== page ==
Thursday, November 29, 2012

Day 5 and 6 - Reflection and the Cold Hard Truth

I didn't get to blog yesterday, so for those of you who were waiting with bated breath (Hi, Mom!) I apologize. Yesterday was a good day. I helped a man load groceries into his car at Wal-Mart and we got to talking a little bit. It really is a small world as he had lived in Mexico most of his life and he had known my great Uncle Jim Boulware who was a champion skeet shooter for the majority of his life. He seemed surprised at first, almost guarded, when I offered to help him, but I wasn't offended. I wondered what I would feel like if someone approached my Mom and offered to help her load groceries into her car. I would tell her to use her key as a weapon and yell "Fire!" As your parents age, you treat them with the same caution that you treated your child. For example, for the first four years of my son's life, everyone in the world looked like a pedophile. We took Kyser to the mall to meet Santa. He was two and of course he screamed at the top of his lungs and kicked like a mule trying out for the Rockettes. In my mind, my son had a sixth sense: that Santa must have been a seething, evil child molester and Kyser just KNEW IT! It had nothing to do with, I'm certain, the fact that he was fat and red, covered in hair and kept yelling at the top of his lungs.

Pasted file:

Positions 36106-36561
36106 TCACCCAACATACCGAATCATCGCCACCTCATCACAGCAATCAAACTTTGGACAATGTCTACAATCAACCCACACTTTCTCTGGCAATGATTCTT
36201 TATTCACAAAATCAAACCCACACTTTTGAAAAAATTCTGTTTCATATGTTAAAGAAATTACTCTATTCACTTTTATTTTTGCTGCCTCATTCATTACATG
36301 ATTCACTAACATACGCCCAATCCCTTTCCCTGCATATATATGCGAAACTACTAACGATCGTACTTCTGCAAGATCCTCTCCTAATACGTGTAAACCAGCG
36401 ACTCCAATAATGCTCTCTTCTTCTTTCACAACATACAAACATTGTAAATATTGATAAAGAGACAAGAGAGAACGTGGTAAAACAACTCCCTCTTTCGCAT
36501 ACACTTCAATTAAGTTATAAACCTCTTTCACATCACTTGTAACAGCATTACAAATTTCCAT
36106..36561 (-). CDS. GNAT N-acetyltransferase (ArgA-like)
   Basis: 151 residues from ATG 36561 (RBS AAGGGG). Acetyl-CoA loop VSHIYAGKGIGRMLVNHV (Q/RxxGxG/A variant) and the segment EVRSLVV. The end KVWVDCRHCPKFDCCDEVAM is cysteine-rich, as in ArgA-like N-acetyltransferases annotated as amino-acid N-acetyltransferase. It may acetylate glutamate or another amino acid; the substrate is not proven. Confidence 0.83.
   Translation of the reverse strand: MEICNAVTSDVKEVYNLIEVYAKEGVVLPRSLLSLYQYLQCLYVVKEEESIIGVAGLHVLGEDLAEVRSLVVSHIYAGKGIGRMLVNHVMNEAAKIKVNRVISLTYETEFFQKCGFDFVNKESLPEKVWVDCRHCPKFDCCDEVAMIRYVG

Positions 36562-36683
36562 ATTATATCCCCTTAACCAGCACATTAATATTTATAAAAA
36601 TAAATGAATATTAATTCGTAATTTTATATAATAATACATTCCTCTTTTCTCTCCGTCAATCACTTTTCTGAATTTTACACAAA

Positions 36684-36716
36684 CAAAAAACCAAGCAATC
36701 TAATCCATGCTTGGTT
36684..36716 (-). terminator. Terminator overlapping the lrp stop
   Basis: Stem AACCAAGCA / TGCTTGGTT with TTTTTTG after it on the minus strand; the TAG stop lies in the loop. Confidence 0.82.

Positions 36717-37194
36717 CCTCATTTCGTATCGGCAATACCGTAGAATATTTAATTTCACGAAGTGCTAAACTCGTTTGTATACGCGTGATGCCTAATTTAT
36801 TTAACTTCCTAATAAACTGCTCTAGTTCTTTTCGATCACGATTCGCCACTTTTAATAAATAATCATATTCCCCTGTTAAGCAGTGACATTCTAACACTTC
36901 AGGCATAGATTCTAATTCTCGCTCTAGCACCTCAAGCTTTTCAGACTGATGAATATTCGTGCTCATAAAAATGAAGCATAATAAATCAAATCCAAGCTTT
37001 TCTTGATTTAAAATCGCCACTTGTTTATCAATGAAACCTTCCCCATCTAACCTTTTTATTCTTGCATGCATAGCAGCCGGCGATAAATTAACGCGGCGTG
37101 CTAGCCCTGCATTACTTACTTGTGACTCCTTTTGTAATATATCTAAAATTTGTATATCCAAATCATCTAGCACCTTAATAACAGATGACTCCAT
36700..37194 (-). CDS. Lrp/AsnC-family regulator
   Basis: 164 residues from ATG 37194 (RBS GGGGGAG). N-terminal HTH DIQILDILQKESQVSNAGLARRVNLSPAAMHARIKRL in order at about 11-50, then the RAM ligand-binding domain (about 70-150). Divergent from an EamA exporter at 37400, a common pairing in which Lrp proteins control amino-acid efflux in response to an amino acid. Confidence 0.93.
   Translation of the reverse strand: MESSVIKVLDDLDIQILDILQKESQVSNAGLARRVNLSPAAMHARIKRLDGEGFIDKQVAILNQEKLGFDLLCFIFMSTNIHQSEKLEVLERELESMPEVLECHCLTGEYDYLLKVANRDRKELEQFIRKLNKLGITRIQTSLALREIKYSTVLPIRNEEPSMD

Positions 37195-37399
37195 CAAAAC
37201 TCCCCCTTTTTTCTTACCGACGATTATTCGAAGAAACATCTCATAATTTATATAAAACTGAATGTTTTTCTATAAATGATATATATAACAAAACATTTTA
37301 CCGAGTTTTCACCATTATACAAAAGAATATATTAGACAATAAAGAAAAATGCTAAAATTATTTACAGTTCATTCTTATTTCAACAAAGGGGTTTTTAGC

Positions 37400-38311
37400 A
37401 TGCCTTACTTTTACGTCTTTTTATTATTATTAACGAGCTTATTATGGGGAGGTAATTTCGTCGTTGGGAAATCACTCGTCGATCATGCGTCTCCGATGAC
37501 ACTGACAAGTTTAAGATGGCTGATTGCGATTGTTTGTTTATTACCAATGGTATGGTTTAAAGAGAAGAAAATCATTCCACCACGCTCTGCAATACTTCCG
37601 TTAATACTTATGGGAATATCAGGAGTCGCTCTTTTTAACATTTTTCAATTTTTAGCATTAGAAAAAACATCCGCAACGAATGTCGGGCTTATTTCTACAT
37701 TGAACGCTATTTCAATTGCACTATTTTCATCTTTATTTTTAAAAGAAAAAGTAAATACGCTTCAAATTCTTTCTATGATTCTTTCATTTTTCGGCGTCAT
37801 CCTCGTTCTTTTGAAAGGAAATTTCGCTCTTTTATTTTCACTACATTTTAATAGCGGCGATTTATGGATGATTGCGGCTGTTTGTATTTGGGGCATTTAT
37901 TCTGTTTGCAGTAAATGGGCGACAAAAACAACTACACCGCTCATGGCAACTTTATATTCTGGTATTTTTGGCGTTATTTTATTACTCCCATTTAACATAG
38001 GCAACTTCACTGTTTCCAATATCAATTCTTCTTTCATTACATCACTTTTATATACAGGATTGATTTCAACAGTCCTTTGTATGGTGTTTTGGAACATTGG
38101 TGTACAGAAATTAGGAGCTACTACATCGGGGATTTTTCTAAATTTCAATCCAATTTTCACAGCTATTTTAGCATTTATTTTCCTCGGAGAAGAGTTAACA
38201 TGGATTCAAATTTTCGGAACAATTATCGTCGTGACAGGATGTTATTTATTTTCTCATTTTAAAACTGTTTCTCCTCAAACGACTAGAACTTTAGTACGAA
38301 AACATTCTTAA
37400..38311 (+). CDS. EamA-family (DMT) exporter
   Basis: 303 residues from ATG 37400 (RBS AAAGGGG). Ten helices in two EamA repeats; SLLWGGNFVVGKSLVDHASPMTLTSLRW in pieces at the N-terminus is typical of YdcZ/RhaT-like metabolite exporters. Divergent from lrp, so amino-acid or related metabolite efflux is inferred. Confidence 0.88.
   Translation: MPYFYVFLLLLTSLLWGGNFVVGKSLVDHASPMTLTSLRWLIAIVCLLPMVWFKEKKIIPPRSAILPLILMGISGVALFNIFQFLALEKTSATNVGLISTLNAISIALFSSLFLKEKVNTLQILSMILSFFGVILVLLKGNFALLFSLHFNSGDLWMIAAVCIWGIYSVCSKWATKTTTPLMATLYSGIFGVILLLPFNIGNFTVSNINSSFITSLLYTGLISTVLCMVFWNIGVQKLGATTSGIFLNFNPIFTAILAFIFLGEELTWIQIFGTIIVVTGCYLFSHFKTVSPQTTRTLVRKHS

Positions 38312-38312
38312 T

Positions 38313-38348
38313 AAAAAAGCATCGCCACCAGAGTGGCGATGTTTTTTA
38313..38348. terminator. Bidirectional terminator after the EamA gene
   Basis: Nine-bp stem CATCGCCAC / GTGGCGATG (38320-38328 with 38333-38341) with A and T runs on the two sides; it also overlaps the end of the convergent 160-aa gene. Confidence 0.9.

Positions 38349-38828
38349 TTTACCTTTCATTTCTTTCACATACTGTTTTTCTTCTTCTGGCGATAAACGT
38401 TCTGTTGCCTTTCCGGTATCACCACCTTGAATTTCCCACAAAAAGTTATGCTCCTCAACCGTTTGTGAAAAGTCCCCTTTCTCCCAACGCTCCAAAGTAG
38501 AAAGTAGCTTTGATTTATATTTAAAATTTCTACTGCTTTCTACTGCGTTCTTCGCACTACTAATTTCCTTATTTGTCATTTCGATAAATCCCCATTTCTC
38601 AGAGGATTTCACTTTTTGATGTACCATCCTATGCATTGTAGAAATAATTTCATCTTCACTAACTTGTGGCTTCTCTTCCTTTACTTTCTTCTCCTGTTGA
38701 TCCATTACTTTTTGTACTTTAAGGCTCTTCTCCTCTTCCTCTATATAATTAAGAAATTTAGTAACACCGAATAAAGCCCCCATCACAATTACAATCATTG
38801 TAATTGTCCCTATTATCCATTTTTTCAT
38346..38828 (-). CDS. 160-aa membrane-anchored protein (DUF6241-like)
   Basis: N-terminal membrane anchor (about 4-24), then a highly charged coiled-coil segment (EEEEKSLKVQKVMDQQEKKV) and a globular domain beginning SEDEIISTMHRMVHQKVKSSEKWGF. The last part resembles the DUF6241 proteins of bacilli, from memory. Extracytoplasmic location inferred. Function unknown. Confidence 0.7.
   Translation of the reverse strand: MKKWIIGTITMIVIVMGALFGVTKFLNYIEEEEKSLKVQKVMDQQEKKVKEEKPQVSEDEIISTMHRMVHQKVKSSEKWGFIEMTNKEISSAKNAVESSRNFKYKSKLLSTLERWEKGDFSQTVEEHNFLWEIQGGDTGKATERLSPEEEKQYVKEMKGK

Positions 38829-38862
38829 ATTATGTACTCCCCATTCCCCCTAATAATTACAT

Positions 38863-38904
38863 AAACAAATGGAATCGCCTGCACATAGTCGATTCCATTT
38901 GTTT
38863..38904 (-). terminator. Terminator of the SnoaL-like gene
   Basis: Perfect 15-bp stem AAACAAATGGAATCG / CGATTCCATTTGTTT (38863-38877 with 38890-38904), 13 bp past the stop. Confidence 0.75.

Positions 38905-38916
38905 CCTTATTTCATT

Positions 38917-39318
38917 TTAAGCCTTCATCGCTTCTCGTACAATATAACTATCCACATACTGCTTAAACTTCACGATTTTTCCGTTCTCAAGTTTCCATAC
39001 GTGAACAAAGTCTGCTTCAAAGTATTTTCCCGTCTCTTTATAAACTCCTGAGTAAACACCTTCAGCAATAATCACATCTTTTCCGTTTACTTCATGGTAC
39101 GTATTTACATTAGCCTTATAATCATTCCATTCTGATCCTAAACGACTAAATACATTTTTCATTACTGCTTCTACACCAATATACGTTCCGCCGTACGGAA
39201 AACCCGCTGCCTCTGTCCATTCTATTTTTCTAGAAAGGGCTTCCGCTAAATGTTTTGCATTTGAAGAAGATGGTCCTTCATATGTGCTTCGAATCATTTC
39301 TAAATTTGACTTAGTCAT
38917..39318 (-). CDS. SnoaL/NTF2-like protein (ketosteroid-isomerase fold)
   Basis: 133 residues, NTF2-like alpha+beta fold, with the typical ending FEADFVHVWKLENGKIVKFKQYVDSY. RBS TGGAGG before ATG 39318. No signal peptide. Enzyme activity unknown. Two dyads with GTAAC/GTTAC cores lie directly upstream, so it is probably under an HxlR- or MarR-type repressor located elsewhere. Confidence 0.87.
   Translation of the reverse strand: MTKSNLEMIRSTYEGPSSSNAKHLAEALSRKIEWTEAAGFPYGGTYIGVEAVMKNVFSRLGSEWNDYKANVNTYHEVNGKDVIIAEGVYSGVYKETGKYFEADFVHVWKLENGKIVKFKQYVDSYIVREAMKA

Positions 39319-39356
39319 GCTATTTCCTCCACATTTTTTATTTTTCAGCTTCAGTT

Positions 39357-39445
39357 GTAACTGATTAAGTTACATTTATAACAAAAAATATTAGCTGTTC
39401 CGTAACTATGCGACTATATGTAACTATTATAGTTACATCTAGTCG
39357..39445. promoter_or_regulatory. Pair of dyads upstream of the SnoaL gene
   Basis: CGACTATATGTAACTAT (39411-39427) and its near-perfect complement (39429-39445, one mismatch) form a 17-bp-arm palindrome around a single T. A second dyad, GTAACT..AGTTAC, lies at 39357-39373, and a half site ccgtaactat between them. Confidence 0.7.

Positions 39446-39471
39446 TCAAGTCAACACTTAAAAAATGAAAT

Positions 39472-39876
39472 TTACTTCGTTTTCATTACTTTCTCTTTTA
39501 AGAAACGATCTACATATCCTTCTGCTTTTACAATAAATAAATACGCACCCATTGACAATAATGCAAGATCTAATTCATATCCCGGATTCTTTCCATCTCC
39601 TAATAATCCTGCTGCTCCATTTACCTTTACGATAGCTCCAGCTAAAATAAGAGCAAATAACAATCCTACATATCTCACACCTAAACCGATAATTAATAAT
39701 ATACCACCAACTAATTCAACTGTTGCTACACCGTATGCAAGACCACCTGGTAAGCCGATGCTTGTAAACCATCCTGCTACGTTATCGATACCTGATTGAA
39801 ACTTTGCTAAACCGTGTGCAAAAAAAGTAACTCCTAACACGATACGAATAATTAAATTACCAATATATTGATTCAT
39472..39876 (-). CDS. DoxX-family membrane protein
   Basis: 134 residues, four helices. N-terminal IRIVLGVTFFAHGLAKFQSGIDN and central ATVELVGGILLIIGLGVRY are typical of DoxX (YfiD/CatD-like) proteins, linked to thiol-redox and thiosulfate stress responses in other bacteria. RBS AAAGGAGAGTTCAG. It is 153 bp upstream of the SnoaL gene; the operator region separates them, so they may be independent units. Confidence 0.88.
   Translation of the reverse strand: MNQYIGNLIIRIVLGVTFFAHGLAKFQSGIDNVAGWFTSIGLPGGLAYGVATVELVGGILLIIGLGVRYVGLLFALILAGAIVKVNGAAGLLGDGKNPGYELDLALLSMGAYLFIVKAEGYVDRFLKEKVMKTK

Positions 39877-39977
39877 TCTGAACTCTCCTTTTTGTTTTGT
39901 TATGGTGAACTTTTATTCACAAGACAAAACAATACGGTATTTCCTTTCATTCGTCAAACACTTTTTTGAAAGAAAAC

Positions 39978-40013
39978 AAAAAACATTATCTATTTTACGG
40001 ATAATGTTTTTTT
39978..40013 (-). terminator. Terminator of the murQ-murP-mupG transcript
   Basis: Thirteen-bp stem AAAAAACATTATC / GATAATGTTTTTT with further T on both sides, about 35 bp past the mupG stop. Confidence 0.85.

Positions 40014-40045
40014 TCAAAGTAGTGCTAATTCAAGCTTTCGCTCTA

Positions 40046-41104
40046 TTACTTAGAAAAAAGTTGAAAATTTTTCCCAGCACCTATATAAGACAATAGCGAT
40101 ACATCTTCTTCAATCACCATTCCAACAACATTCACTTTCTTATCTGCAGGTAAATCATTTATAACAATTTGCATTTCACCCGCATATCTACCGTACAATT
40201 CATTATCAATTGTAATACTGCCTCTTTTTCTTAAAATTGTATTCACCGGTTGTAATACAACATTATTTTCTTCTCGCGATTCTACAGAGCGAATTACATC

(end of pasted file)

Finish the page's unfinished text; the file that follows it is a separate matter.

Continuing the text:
Nonetheless, it made me realize that sometimes we rob people of things that they need, with all of their hearts, because of our perception of them. I've had that lesson a couple of times this week so far. And I'm really grateful to the man in the parking lot of Wal-Mart who didn't use his key as a weapon and scream "Fire" yesterday. We should be just as willing to be helped, especially when we don't want it or think we need it, as we are to help. And I'm happy to say that Wednesday night, I took the plunge and downloaded a Christmas ringtone for my phone. That's a huge step considering I was ready to strangle Andy Williams with a string of blinking Christmas lights this time last week.
   Today, Thursday, I awoke to the news that there was a Powerball winner in Missouri. The second wake-up call came shortly thereafter when I learned it wasn't me. In reality, it's a good thing I don't have a gazillion dollars. No particular reason for that comes to mind right now, but I'm sure one will.